- On Mad Bombers
As it turns out, I am an overeducated Polish hermit who lives in Montana, has a beard, and writes anti-technology tracts. When the FBI arrested Ted Kaczynski and charged him with the Unabomber’s crimes I half expected the FBI to knock on my door, slap handcuffs on me, and say, “Right profile. Wrong address.” The FBI didn’t, to my relief, but friends I hadn’t been in touch with for years have been calling me up, a nervous curiosity in their voice, and asking, “Just how areyou, Wade?” Implication by similarity, I guess.
When the story on the Unabomber broke, I found myself drawn toward it, as if Kaczynski were a double that had secretly haunted my life, a shadow of myself that was emerging from the forests at the opposite end of the state. I am not, you see, at all like Ted Kaczynski. For one thing, I take a shower every day. In the summer I even take two. For another, Ted hunts rabbits; I talk to them. Most important, I am a postmodernist, and Kaczynski is a god dammed analytic philosopher. Maybe that is why—if he is in fact the Unabomber—he kills people and I don’t. I have always suspected that the analytic method can pervert, corrupt, and warp a person’s brain.
Kaczynski was trained as a mathematician, apparently a very good one. He landed a tenure track position at Berkeley, and he seemed likely to get tenure when he resigned and moved to Montana. This seems like neurotic behavior, even incomprehensible, but, I contend, Kaczynski was only doing what anyone truly committed to the analytic method would do—make logical deductions from solidly established premises and act accordingly. If it were taken as a given that technology was destroying the planet and destroying human freedom, it would be unconscionable to work at a job that promoted the development of technology. Mathematics is thelanguage of technology. Teaching it to students, when they would use it to build H-bombs, design computers, and develop new pesticides, would be selling out on his convictions. He couldn’t do that, so he moved to Montana and lived a life that was not implicated in technology. Logical, very logical.
Most serial killers are deeply disturbed people, the story goes, driven by irrational passions beyond their control. Yet Kaczynski insists that this is not true of him. When Tom Tyler, a social psychologist at Berkeley, was quoted in a newspaper saying that the Unabomber case was an indication of social problems, the Unabomber wrote him a letter saying: “The trouble with psychologists is that in commenting on what people say or do they often concentrate exclusively on the non-rational motivations behind the speech or behavior. But human behavior has a rational as well as an irrational component, and psychologists should not neglect the rational component. So if you take the trouble to read our manuscript and do any further thinking about the “unabom” case, we suggest that you should not only consider our actions as a symptom of social or psychological problems; you should also give attention to the substance of the issues that we raise in the manuscript.”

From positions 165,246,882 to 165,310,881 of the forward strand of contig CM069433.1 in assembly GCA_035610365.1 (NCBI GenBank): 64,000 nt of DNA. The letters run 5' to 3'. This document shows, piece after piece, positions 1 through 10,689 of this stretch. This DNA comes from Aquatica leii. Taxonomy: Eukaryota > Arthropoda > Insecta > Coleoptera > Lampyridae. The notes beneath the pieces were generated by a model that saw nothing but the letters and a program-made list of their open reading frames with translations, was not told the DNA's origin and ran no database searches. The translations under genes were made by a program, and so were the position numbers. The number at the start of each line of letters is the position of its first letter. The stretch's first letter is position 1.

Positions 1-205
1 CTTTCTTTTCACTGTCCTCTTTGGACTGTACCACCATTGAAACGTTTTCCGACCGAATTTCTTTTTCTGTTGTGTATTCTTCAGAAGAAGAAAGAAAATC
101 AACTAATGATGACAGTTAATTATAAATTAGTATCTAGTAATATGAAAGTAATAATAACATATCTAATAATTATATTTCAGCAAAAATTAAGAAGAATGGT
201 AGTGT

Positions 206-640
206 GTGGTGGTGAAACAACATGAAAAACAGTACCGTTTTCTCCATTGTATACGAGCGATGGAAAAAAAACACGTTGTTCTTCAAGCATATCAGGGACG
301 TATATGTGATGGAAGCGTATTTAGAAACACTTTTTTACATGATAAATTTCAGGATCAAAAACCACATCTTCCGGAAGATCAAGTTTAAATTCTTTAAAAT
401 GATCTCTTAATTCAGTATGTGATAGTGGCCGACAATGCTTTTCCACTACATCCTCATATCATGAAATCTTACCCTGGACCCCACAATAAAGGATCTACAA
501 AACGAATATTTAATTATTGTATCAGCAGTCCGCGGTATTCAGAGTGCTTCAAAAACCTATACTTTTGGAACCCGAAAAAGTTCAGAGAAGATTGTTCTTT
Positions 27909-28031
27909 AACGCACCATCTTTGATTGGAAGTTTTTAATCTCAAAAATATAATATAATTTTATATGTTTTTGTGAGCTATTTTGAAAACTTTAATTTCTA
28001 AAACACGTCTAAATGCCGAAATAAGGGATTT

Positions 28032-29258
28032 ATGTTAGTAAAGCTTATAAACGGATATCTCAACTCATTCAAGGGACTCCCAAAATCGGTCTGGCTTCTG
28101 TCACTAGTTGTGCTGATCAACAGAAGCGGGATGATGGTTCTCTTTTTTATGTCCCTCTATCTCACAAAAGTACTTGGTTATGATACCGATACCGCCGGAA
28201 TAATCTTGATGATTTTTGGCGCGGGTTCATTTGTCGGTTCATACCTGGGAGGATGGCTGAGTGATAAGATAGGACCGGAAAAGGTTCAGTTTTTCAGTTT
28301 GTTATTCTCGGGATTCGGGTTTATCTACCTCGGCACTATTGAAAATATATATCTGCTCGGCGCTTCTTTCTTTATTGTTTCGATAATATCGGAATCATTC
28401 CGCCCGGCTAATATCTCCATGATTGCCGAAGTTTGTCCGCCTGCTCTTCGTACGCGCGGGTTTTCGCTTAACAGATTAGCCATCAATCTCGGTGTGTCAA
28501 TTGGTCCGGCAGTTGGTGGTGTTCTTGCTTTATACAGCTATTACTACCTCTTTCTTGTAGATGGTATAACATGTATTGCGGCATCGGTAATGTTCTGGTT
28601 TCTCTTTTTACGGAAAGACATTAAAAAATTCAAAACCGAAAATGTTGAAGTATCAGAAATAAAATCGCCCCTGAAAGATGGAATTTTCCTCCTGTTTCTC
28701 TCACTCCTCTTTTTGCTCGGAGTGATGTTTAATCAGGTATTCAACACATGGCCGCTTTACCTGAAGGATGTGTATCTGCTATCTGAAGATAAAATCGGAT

A fair and reasonableprotest. Notice that the Unabomber does not deny that his actions are an indication of social or psychological problems, in fact the Unabomber’s “Manifesto” almost acknowledges that the author is a tormented person. But this does not mean, according to the Unabomber, that he cannot act rationally to oppose technology. Seeking to break down the psychological diagnosis that would dismiss the rational purpose behind his efforts, the Unabomber asks us to judge his actions not by the categories of insanity, irresistible passion, and abnormal pathology that psychology has used to explain serial killers with but by the standards of reason, logic, and sound induction associated with modern science.
Here is an irony. Technology is the expression of reason, logic, and rigorous science, and the Unabomber wants to demonstrate that it is reasonable, logical, and justified to destroy technology. That’s what...